In early-2022, UK Health Secretary, Sajid Javid, put the topics of selection, sample and measurement bias in life and health insurance under the microscope by announcing an investigation into a potential bias in oximeters. Specifically, whether bias was a contributing factor to worse outcomes for ethnic minorities during the COVID-19 pandemic. While, on the face of it, this is an isolated incident, it is actually more commonplace than you may think.
In this opinion piece, Brent Walker reflects on his long experience in health insurance and how individual lifestyle decisions influence healthcare utilisation. Brent compares these past lessons to what we have learned in the two years since the earliest known cases of COVID-19 emerged. The recently emerging Omicron variant reinforces the need for actuaries to continue to progress the thinking on how their clients should respond to this apparently endemic virus.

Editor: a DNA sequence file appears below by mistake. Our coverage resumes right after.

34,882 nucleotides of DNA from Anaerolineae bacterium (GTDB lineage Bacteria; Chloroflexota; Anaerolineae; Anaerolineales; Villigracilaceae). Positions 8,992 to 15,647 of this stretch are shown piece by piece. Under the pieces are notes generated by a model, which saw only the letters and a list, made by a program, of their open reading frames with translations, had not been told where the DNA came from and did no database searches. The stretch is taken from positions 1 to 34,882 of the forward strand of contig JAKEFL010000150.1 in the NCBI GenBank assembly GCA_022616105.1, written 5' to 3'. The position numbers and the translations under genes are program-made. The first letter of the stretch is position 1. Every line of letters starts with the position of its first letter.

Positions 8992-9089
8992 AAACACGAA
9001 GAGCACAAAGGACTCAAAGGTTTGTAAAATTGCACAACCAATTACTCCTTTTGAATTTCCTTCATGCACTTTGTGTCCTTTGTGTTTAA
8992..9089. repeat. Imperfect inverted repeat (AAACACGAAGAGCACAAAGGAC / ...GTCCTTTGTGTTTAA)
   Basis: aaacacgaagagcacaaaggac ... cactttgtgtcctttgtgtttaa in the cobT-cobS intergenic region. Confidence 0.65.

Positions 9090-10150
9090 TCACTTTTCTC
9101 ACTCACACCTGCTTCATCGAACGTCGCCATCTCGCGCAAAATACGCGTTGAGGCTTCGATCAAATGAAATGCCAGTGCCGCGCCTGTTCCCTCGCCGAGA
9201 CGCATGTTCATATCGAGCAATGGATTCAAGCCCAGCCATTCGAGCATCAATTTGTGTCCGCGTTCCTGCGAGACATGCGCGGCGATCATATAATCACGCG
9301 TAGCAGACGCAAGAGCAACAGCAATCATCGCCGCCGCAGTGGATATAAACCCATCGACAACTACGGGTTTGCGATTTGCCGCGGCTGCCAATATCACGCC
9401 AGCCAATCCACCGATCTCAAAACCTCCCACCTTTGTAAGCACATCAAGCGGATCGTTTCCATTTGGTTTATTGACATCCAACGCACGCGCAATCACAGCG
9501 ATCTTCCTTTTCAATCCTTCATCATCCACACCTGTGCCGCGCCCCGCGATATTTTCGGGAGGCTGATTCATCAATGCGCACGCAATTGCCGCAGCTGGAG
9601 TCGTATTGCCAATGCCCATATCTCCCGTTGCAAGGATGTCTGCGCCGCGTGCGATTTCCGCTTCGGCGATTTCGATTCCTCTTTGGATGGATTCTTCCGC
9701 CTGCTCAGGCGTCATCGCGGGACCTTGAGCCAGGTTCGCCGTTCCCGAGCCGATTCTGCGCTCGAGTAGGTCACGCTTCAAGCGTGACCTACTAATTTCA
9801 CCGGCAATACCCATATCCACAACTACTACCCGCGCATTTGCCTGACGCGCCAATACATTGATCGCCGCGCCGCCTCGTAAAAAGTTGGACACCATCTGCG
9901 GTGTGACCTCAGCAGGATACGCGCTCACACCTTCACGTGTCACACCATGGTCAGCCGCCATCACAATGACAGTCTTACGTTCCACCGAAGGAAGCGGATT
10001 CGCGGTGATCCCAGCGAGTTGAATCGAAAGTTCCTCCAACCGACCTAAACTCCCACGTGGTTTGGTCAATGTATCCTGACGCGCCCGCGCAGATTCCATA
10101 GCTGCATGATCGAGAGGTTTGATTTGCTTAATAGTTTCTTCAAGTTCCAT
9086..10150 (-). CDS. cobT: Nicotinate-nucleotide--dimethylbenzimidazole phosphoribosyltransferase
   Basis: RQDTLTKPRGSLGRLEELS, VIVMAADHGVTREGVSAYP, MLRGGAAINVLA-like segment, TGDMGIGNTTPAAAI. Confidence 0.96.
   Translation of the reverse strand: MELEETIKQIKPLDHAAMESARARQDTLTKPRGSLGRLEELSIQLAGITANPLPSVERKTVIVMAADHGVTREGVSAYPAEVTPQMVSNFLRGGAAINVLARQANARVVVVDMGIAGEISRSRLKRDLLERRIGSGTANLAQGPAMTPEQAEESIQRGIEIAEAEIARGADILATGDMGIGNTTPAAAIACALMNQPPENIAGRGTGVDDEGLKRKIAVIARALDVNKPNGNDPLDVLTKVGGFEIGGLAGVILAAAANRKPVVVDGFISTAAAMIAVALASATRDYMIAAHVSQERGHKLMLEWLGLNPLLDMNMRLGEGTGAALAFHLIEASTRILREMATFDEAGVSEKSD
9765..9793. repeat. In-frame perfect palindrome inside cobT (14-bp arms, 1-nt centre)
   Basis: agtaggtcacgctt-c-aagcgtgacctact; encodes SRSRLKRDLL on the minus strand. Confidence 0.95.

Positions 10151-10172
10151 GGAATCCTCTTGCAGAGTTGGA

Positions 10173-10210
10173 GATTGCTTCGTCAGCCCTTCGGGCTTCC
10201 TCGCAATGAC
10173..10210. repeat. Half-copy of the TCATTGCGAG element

Let’s stop talking about “risks of AI bias”, and instead start deciding what we want the world to look like
I have been part of several panel discussions on artificial intelligence (AI), data and tech ethics in recent months. Each time, usually about halfway through, the following sort of question is posed: “What do you think we should do to manage the risks of AI bias?”. This short essay is a more considered answer than my usual ‘top of mind’ response to this question.
Posted 13 January 2021
Posted 20 December 2019
Posted 3 July 2019